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  • nickinosaka's Profile Photo

    Deer Watching in the Famous Park

    by nickinosaka Written Oct 4, 2005

    Nara Park is most famous for its herd of sacred deer. They're everywhere, they're friendly, and they want your cookies (or your camera, or whatever else in your hand looks tasty). Watch where you step, though (see my warning on deer poop). The park is beautiful, especially in the fall, and can get crowded despite being huge. In the eastern part of the park is a pavillion out in the middle of a pond, reached by a bridge, which I recommend as a lunch/rest spot.

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  • vic&michael's Profile Photo

    Spring Picnic in the Park

    by vic&michael Written Apr 11, 2005

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    Spring is a sensational event in Japan.

    The cherry blossoms really are beautiful. Maruyama Park in Kyoto is the most famous place to go for a picnic under the cherry blossoms. However, it will be really really crowded in Kyoto! If you want to miss the crowds, go to Nara!

    Michael and I went to Nara Park and found a cherry tree to sit under and eat our Japanese Spring Bento (lunchboxes). It was a relaxed day with beautiful scenery. There were quite a few families out, but we were'nt crowded at all.

    You can even rent a wee boat and row yourselves around the pond whilst admiring the weeping blossom trees.

    I have many photos in my travelogues of the cherry blossom picnic and scenery in Nara, and also rowing a boat on the pond. Take a look!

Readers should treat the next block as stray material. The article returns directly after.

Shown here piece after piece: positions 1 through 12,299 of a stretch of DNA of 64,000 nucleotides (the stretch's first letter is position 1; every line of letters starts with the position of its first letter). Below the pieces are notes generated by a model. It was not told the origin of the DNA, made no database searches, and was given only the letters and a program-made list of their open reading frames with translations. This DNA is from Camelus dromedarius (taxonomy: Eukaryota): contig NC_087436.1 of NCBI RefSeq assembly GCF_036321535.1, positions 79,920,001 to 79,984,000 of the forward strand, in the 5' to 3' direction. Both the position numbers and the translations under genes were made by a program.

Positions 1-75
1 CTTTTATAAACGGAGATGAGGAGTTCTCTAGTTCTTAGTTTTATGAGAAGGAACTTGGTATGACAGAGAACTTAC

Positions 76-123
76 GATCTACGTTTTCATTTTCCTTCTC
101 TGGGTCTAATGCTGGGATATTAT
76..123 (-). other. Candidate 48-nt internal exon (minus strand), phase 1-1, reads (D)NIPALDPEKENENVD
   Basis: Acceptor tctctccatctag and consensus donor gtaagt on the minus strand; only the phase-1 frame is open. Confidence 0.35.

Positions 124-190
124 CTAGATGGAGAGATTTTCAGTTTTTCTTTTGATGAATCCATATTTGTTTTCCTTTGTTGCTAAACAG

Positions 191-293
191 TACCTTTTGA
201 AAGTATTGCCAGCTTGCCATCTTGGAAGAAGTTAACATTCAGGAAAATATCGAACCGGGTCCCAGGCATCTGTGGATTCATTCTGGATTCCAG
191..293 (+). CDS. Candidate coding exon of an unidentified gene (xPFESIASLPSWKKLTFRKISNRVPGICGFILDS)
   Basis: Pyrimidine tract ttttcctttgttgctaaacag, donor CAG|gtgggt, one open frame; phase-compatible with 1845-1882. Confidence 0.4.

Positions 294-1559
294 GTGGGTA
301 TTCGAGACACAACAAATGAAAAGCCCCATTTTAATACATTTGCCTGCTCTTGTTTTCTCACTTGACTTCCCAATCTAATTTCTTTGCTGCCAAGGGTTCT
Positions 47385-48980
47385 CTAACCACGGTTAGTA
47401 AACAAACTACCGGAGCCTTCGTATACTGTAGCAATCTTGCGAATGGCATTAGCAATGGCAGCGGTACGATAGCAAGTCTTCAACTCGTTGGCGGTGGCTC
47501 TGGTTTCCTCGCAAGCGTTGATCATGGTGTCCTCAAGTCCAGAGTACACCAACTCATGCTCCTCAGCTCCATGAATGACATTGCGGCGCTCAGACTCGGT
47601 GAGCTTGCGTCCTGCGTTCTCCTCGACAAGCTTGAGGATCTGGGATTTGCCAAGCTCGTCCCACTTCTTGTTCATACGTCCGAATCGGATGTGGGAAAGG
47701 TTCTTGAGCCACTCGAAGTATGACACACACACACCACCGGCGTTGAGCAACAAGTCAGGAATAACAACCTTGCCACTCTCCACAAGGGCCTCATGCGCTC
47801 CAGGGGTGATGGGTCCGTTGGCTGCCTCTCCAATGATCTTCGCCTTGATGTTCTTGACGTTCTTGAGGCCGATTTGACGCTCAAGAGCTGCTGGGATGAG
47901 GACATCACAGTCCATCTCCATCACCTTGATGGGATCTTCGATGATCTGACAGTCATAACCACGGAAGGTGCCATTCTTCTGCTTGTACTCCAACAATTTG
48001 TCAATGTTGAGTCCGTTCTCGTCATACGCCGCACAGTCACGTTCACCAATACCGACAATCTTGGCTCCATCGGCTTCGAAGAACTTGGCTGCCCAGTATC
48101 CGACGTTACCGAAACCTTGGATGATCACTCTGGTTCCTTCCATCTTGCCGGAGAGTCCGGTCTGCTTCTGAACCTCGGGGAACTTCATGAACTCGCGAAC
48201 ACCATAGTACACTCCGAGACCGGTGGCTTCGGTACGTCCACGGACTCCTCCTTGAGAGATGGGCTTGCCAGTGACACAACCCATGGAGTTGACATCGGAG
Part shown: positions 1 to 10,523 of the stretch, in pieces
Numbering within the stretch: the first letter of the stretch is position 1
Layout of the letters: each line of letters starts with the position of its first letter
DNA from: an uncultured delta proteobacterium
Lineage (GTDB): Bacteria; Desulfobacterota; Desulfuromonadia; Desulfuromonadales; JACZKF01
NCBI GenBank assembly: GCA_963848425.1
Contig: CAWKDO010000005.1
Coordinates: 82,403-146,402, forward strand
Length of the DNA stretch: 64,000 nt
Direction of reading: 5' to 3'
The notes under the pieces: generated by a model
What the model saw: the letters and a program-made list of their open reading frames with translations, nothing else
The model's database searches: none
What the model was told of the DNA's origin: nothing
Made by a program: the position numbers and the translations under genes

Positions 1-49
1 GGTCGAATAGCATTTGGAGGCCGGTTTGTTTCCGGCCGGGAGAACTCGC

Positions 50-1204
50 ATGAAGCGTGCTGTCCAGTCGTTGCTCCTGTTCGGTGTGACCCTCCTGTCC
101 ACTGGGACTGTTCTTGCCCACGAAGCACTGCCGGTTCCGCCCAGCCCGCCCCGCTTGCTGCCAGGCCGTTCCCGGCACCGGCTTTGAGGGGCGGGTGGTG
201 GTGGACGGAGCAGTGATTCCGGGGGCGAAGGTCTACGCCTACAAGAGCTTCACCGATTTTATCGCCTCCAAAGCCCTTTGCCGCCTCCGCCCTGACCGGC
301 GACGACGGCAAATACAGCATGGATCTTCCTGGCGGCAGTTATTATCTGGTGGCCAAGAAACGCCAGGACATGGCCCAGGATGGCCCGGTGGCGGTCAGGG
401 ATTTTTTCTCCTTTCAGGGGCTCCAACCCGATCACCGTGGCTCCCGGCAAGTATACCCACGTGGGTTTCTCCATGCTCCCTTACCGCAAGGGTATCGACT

Picnicking under the cherry trees in Nara Park
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  • vic&michael's Profile Photo

    Greedy Deer in Nara Park

    by vic&michael Updated Mar 23, 2005

    My favorite experience in Nara was seeing the deer in the park. They just walk around free, there are no barriers, but they know not to go onto the road! I think they must be sacred temple deer?

    The locals have commercialised on the deer. There are stalls in Nara Park with many deer-shaped souvinears. You can also buy deer-food to feed them. It costs US$1.50 for a bunch of wafer-like deer food. Although it looks like wafers, don't try to nibble on them like I saw a tourist do once! haha!

    Once I bought the deer food, the deer headed for me fast! They are very tame, and have no fear of humans, but they don't really like to be patted (mind you, I tried! They are too cute to not try to pat!). Well, at first I thought it would be great fun, but once I started to feed them, they were so greedy for wafers that one nipped me on the elbow! Ouch! I was a bit scared after that! The male deer are more aggressive for food than the females. They will butt you with their heads, try to nibble your clothing/bags and even nip you! So, perhaps don't let your little children feed the deer...

    Feeding the greedy deer